If you plan to do nothing but swap out your tires, then buy some new shocks — the best you can afford. Bigger tires mean more weight, and more weight means your existing shocks probably won't be able to handle the load. "Shocks are one of those places where you just don't want to scrimp. The cheaper ones are often sufficient, but it can make the difference between feeling like you're driving with wooden wheels or a Cadillac," La Mar says.
• Good options: Bilstein, Fox and King.
Just like a pair of SAPI plates can provide life-saving protection, they'll also drag you down and slow you up. If you've driven an up-armored Humvee, you know the same goes for your vehicle.
But if you want your ride to shrug off the Hammers and the torturous tool box of traps that lay in ambush on off-road trails, you'll want some kind of protection.
These days, most stock bumpers are made of plastic. "If you're hitting rocks, it doesn't take much before they're mangled," La Mar says. You can find plenty of off-the-shelf upgrades, but they're pricey. N-Fab alloy add-ons that wrap existing bumpers like a flack vest start at about $350 per bumper. Heavy-duty replacements start at $3,000. Although La Mar got a good deal on a $200 front bumper built by Off Road Fabrications, he fashioned his own rear bumper out of scrap steel. "The main issue for me was cost, but I've got nothing but hours into this one," he says. Plus he said he was able to tune the bumper's width to right where he wanted, keeping it just inside the tires "so it doesn't get caught up in those tight spaces."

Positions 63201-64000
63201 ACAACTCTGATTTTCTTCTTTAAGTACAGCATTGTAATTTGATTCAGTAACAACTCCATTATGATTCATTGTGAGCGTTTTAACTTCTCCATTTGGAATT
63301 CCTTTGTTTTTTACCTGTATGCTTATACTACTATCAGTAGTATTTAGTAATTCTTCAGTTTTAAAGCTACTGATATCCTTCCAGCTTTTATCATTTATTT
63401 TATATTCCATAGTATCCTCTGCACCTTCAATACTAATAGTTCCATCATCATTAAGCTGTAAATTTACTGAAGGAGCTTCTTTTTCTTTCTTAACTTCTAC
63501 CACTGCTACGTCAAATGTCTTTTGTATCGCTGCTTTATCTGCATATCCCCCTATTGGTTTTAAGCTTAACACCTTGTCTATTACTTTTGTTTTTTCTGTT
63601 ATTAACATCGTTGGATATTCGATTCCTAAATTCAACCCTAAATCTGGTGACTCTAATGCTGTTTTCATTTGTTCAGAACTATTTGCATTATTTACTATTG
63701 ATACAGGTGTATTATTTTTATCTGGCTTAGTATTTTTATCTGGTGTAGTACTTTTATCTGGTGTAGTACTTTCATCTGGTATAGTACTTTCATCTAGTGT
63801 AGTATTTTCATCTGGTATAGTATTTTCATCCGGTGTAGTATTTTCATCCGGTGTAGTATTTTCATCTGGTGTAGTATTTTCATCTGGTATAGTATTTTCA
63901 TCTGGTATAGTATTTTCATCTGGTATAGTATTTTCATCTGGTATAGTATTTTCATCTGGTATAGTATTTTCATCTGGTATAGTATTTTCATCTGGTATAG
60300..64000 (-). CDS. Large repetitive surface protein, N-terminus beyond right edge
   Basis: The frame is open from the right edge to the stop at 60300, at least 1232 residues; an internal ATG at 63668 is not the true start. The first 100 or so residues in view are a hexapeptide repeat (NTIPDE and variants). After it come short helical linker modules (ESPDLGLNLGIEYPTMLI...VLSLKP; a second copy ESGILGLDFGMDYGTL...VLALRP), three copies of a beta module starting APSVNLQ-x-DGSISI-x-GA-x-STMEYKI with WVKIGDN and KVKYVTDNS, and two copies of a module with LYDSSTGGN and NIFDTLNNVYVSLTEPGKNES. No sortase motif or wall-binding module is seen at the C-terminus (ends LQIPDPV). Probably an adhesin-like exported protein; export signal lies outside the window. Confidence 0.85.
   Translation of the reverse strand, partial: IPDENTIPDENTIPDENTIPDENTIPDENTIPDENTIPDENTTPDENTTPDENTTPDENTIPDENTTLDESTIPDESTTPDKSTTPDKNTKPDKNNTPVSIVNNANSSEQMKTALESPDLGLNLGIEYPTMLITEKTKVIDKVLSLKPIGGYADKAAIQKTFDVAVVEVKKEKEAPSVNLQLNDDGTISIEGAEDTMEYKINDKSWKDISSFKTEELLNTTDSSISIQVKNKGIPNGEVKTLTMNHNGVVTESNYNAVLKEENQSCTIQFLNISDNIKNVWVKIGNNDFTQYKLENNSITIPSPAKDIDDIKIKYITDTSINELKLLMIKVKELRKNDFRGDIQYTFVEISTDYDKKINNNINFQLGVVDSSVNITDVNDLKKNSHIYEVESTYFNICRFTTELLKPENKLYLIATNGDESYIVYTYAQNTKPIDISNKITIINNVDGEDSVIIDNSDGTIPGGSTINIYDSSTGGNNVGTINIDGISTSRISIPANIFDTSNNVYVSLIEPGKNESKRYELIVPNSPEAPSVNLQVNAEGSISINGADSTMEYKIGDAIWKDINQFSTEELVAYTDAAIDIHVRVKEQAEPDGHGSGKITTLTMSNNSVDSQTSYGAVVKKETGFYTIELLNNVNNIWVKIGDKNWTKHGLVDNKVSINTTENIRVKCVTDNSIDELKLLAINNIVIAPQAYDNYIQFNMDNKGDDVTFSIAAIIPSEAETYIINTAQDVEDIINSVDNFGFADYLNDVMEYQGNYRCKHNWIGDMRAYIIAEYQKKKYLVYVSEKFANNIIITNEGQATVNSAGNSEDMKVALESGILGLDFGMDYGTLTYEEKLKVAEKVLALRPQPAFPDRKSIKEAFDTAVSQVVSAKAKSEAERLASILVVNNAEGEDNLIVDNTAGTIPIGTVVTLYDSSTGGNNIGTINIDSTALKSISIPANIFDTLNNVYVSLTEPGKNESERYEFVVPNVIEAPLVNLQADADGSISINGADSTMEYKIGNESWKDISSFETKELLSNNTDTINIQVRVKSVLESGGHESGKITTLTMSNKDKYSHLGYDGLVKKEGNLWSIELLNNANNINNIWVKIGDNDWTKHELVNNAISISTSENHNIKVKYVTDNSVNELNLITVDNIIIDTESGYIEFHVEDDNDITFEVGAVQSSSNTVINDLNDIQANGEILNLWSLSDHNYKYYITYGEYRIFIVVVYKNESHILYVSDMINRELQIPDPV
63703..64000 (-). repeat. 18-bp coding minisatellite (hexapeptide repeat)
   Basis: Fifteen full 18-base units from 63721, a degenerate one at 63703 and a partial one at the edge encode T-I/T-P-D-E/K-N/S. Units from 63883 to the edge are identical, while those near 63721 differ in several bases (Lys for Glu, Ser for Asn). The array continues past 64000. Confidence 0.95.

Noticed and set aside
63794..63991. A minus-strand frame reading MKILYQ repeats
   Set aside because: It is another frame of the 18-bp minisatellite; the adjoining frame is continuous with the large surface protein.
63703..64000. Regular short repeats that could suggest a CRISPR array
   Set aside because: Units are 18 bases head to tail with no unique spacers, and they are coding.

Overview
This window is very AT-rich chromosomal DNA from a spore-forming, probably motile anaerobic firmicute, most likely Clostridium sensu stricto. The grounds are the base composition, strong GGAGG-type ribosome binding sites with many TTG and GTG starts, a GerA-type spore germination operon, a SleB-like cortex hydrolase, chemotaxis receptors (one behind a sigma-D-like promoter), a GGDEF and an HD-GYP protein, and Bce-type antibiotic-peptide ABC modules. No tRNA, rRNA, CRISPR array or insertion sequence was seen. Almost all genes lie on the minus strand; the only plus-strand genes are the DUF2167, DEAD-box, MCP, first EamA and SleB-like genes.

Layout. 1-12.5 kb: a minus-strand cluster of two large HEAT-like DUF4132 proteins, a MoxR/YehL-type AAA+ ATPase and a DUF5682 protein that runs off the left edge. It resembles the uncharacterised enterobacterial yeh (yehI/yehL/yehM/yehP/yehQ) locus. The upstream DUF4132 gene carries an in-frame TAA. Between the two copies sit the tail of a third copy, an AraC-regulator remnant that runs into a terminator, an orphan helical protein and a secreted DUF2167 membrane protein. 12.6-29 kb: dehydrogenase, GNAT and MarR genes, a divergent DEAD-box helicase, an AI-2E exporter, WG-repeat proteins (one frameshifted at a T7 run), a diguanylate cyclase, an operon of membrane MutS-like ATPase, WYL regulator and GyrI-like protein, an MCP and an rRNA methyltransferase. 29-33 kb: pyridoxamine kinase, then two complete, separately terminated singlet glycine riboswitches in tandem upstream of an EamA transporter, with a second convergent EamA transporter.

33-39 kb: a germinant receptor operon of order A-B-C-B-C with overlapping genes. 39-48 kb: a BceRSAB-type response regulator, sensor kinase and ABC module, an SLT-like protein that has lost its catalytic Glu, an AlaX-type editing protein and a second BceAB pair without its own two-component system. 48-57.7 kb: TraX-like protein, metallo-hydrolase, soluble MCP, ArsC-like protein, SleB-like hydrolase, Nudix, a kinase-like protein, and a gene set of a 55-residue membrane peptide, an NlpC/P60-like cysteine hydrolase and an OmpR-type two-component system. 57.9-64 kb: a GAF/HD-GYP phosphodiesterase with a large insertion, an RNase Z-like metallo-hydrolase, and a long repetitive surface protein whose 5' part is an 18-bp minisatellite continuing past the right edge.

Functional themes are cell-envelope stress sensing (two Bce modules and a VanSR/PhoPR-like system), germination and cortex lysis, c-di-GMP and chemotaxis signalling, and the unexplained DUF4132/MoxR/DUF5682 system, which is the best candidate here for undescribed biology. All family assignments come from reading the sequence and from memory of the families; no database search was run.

Off-roaders without a decent pair of rockers are leaving a soft target for wayward rocks, tree limbs and the inevitable bottoming out, not to mention on-road grime and rust-breeding salt and water spray.
With prices starting at about $300 per pair, trusted names include ShrockWorks, Rocky Road Rockrails and Aberle. Gen Right has just released a new aluminum line of lighter-weight rockers that are getting a lot attention. Do-it-yourselfers usually make their own with at least 3/16-inch steel.